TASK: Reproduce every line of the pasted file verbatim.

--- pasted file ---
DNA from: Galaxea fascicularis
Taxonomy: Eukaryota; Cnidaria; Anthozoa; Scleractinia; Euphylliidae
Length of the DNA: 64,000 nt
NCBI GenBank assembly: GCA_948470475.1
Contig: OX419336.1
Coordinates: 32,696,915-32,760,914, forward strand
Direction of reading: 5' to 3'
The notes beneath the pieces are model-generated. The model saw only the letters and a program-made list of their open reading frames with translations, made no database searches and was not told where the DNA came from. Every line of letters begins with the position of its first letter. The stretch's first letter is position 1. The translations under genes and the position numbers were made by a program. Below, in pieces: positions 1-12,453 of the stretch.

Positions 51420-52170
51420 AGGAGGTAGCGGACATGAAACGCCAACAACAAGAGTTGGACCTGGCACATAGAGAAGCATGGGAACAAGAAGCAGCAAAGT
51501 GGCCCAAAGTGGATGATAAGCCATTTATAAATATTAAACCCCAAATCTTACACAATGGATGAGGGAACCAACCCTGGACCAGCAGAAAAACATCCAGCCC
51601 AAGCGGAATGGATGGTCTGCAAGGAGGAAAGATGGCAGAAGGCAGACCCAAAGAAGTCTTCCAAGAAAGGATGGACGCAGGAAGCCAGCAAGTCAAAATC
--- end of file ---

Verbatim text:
DNA from: Galaxea fascicularis
Taxonomy: Eukaryota; Cnidaria; Anthozoa; Scleractinia; Euphylliidae
Length of the DNA: 64,000 nt
NCBI GenBank assembly: GCA_948470475.1
Contig: OX419336.1
Coordinates: 32,696,915-32,760,914, forward strand
Direction of reading: 5' to 3'
The notes beneath the pieces are model-generated. The model saw only the letters and a program-made list of their open reading frames with translations, made no database searches and was not told where the DNA came from. Every line of letters begins with the position of its first letter. The stretch's first letter is position 1. The translations under genes and the position numbers were made by a program. Below, in pieces: positions 1-12,453 of the stretch.

Positions 51420-52170
51420 AGGAGGTAGCGGACATGAAACGCCAACAACAAGAGTTGGACCTGGCACATAGAGAAGCATGGGAACAAGAAGCAGCAAAGT
51501 GGCCCAAAGTGGATGATAAGCCATTTATAAATATTAAACCCCAAATCTTACACAATGGATGAGGGAACCAACCCTGGACCAGCAGAAAAACATCCAGCCC
51601 AAGCGGAATGGATGGTCTGCAAGGAGGAAAGATGGCAGAAGGCAGACCCAAAGAAGTCTTCCAAGAAAGGATGGACGCAGGAAGCCAGCAAGTCAAAATC